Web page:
Adult Roseate SpoonbillAdult Roseate Spoonbill on the Gulf Coast – Nikon D200, handheld, f6.3, 1/1250, ISO 200, Nikkor 80-400mm VR at 400mm, natural light

Some people think the featherless heads of Roseate Spoonbills are ugly but I think that everything about them is wonderful. Of the six species of Spoonbills only the Roseate Spoonbill is found in North America and it is the only Spoonbill that is so vividly colored. Their pink coloration comes from their diet which includes crustaceans. One of the nicknames for Roseate Spoonbills is “Flame Bird” and when I looked at the vivid crimson feathers of the scapulars it is easy to see why they were given that name.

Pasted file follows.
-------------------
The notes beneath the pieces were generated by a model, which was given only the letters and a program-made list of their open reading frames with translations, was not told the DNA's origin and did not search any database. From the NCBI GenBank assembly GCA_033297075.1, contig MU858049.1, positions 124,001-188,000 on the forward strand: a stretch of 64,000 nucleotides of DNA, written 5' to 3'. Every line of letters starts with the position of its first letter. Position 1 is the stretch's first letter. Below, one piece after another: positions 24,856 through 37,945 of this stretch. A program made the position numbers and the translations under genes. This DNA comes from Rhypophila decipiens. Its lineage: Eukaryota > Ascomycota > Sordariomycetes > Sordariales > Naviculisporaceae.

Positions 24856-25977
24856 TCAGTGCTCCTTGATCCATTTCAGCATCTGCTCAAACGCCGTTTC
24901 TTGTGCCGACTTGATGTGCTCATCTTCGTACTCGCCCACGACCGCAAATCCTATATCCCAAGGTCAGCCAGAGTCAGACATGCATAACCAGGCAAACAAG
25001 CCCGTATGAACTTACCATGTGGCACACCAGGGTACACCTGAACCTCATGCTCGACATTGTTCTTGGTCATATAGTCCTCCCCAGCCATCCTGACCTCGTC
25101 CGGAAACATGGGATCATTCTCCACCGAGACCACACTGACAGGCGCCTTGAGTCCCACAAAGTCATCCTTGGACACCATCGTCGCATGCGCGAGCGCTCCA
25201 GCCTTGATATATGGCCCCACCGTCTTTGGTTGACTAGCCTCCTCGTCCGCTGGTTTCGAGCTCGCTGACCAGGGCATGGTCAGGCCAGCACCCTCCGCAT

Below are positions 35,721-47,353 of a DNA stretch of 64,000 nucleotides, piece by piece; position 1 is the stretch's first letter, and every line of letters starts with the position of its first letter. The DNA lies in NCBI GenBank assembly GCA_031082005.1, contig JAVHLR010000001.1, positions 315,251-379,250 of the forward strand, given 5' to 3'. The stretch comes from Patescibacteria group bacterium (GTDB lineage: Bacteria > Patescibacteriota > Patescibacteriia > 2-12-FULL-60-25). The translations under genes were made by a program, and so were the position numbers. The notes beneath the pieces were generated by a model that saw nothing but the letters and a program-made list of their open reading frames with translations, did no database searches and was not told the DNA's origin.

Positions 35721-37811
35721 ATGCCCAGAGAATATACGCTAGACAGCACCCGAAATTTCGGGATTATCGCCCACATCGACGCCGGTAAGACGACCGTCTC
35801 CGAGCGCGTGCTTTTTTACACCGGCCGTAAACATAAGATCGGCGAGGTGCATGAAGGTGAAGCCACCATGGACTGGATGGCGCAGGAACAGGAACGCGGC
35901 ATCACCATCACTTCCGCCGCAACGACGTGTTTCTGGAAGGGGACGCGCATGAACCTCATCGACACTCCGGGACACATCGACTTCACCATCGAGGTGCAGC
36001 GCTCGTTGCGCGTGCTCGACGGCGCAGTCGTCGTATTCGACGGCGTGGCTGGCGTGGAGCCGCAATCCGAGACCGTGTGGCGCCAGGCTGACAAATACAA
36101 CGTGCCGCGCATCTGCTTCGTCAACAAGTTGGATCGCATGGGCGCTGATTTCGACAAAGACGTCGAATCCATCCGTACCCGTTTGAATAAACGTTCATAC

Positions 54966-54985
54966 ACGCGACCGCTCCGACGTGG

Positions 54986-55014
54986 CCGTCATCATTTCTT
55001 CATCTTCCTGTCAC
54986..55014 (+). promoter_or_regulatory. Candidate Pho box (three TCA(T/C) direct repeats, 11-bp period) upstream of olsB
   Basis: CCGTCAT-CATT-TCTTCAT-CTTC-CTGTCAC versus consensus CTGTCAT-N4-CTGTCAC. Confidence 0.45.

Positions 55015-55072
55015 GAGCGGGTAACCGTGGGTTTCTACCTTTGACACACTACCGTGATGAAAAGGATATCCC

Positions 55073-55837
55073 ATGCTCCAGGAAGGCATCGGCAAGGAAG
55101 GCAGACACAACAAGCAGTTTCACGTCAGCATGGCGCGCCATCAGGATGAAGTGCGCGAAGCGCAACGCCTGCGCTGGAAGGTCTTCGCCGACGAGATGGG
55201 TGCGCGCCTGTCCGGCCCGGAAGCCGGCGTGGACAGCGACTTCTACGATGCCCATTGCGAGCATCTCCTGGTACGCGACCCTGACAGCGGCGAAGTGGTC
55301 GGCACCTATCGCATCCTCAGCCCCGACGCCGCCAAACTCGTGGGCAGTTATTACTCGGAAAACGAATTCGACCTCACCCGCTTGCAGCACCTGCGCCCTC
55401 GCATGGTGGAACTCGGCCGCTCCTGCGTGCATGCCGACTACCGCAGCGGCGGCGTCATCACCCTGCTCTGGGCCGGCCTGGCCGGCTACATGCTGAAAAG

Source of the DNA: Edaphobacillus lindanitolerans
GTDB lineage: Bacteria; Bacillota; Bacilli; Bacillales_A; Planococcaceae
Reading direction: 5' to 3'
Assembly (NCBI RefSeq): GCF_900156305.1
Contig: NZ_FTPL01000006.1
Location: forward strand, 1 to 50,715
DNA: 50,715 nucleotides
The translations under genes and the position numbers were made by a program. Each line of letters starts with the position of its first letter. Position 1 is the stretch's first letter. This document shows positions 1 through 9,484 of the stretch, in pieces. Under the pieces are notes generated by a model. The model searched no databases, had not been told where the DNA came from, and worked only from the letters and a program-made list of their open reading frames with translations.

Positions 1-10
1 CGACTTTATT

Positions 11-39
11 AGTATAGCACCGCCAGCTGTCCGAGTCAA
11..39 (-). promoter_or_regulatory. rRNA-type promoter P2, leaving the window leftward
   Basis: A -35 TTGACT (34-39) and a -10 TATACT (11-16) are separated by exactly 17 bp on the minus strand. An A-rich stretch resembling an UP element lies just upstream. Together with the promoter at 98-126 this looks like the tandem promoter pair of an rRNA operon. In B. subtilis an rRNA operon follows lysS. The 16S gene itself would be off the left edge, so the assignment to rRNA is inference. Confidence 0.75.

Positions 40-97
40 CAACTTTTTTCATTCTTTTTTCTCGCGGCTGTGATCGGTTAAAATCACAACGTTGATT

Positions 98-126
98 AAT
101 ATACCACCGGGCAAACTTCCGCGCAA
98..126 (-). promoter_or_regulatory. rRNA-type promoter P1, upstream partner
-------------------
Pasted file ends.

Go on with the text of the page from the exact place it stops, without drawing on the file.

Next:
I photographed this Roseate Spoonbill on a warm April morning at Fort De Soto County Park’s north beach near a tidal lagoon that had sand dunes at the north end of it. That morning I had about ten minutes with several Roseate Spoonbills and a white morph Reddish Egret before a tourist walked up behind me and shouted “Is that a Flamingo?” which scared all of the birds away. I’m still grateful for the few minutes I had them in my viewfinder.